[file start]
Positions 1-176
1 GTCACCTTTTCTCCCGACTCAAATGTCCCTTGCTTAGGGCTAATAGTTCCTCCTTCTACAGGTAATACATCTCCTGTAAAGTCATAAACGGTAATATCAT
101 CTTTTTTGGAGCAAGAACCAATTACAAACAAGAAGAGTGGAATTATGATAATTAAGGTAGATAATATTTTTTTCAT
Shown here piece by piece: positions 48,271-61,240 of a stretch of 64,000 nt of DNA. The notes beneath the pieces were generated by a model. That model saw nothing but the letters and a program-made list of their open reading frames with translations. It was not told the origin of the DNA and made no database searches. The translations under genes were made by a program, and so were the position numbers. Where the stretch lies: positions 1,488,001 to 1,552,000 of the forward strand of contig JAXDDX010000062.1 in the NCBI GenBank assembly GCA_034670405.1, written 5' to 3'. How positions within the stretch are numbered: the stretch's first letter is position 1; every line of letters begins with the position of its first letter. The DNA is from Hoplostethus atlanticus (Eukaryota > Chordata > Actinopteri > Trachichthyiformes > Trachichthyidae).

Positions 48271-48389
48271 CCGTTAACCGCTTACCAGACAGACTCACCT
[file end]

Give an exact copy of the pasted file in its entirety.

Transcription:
Positions 1-176
1 GTCACCTTTTCTCCCGACTCAAATGTCCCTTGCTTAGGGCTAATAGTTCCTCCTTCTACAGGTAATACATCTCCTGTAAAGTCATAAACGGTAATATCAT
101 CTTTTTTGGAGCAAGAACCAATTACAAACAAGAAGAGTGGAATTATGATAATTAAGGTAGATAATATTTTTTTCAT
Shown here piece by piece: positions 48,271-61,240 of a stretch of 64,000 nt of DNA. The notes beneath the pieces were generated by a model. That model saw nothing but the letters and a program-made list of their open reading frames with translations. It was not told the origin of the DNA and made no database searches. The translations under genes were made by a program, and so were the position numbers. Where the stretch lies: positions 1,488,001 to 1,552,000 of the forward strand of contig JAXDDX010000062.1 in the NCBI GenBank assembly GCA_034670405.1, written 5' to 3'. How positions within the stretch are numbered: the stretch's first letter is position 1; every line of letters begins with the position of its first letter. The DNA is from Hoplostethus atlanticus (Eukaryota > Chordata > Actinopteri > Trachichthyiformes > Trachichthyidae).

Positions 48271-48389
48271 CCGTTAACCGCTTACCAGACAGACTCACCT